Because NCUA is reg­ulating corporates differently and examining them more closely, Holt believes the risk associated with failures has decreased. “That gives me a secure feeling,” he says.

“They’re following the guidelines and not doing anything to create risk or failure within the industry,” he adds. “From the failures that occurred, the ones left have learned their lessons.”

The credit union movement is healthy, he maintains. “We’ve been very supportive of one another and we’ve gone through a lot. We’ve done a lot of things right compared to banks. We all have to be visionaries and think ahead, so nothing like this will happen again.”

Meticulous monitoring

As Pat Wesenberg sees it, compared with previous versions of the rule on corporates, NCUA made the necessary changes to make the final rule on corporates palatable.

“My biggest concern was that credit unions would be allowed to belong to only one corporate, but they dropped that provision,” says Wesenberg, president/CEO of $178 million asset Central City Credit Union, Marshfield, Wis. “It’s pretty commonplace to belong to more than one corporate; one might have products another doesn’t.”

She’s concerned about the provision assigning more responsibility to corporate credit union directors.

“It might keep some people from wanting to be board members, and natural-person credit unions might limit their staffs’ involvement,” she says. “Oversight has always been part of the responsibility, but when NCUA puts it in the form of a regulation, it holds people to a higher standard and possibly more legal scrutiny.”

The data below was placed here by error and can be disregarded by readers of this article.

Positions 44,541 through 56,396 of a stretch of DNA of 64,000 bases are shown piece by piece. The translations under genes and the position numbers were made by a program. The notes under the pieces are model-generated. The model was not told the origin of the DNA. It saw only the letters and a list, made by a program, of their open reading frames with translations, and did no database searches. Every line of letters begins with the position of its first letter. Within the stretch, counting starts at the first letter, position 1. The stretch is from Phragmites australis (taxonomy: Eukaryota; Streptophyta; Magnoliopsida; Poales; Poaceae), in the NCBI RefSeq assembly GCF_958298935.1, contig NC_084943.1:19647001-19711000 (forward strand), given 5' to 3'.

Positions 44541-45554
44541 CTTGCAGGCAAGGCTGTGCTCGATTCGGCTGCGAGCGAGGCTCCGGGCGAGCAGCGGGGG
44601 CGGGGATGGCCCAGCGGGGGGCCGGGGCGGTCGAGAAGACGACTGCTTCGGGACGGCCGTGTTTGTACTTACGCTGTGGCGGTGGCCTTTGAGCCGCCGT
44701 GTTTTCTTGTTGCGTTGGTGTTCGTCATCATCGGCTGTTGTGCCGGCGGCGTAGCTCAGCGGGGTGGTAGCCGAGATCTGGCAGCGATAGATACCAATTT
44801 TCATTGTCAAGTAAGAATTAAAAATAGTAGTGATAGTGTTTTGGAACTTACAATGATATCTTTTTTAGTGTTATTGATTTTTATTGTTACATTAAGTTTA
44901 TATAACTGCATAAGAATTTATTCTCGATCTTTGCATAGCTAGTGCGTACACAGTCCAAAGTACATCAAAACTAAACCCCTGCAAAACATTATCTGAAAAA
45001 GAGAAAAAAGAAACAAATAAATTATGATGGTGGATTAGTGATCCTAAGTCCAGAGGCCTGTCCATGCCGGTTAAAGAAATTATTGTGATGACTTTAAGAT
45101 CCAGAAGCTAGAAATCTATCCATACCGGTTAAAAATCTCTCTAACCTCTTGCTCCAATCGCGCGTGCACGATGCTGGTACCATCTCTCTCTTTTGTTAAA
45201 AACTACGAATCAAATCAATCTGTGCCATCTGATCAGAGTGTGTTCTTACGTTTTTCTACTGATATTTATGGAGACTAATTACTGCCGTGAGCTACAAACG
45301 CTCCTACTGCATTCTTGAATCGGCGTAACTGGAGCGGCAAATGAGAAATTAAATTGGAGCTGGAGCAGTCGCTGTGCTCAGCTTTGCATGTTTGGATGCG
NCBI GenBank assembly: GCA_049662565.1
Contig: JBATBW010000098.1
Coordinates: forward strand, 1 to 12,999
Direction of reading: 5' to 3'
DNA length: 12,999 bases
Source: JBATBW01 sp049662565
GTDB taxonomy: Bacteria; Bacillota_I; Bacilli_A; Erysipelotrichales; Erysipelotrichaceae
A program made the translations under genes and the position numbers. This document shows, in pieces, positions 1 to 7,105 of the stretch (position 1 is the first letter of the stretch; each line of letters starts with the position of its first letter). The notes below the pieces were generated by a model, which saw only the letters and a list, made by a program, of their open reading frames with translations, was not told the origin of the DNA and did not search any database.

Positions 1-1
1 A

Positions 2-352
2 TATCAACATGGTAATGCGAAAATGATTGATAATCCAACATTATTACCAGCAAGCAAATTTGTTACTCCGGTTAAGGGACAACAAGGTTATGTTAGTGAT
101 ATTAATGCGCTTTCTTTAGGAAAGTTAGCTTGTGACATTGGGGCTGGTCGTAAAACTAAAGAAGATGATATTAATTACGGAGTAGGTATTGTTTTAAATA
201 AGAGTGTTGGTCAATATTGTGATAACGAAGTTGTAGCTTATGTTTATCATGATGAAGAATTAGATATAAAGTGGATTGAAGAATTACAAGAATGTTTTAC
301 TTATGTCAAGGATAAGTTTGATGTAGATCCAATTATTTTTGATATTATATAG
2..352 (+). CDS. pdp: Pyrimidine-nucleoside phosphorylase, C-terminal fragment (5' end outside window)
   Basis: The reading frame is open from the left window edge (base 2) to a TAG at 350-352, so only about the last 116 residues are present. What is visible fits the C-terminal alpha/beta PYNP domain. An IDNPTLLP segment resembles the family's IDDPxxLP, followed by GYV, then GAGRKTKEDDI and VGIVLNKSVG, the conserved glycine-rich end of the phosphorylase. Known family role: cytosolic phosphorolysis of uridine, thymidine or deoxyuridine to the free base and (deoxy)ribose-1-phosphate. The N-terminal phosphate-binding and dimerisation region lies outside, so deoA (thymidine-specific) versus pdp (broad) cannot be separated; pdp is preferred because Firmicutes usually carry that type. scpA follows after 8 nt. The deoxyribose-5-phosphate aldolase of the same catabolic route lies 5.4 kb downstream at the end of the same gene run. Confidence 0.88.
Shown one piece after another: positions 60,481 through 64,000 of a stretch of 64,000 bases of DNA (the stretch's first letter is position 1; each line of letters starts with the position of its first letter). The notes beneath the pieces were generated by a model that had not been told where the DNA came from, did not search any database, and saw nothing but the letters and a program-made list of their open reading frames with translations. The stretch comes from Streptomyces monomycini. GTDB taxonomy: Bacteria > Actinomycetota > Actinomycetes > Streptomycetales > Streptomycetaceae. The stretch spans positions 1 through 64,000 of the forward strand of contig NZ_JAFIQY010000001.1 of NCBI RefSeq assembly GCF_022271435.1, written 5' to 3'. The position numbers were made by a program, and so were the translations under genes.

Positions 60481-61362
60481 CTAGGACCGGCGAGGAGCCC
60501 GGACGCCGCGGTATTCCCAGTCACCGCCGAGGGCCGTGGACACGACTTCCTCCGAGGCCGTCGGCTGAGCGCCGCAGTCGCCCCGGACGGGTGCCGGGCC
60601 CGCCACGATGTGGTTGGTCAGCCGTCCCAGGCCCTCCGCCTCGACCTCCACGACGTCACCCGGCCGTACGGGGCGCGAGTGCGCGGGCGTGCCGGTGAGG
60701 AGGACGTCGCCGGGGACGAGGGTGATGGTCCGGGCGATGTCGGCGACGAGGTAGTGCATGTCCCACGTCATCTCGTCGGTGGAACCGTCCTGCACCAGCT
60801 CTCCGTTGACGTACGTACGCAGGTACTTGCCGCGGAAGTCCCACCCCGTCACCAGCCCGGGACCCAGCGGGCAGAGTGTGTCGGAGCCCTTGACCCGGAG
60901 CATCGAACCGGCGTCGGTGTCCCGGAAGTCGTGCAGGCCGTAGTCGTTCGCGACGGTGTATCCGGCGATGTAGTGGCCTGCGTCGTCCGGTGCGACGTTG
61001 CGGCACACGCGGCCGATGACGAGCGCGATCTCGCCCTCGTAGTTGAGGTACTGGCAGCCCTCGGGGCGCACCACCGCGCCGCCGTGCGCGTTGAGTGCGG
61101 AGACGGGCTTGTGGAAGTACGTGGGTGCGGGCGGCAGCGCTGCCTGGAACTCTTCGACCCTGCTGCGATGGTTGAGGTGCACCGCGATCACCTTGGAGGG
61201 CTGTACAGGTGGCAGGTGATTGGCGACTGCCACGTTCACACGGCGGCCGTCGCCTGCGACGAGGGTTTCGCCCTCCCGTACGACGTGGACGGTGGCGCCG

Wesenberg also is concerned about retail credit unions being subject to similar rules. “Whenever new rules are imposed on corporates, they trickle down to retail credit unions,” she says. “It’s fear of the unknown, of a greater regulatory burden on top of what we’re already dealing with.

“You can add all the regulations you want, but will it make a difference in the end? If the safety and soundness of member credit unions were always top of mind, we wouldn’t have an issue.”

Central City is now much more meticulous in monitoring its corporate’s financials. “We incurred some huge expenses, so our board is more involved in monitoring events and doing due diligence,” Wesenberg notes.

“Whatever avenue credit unions follow, they have to do their due diligence.”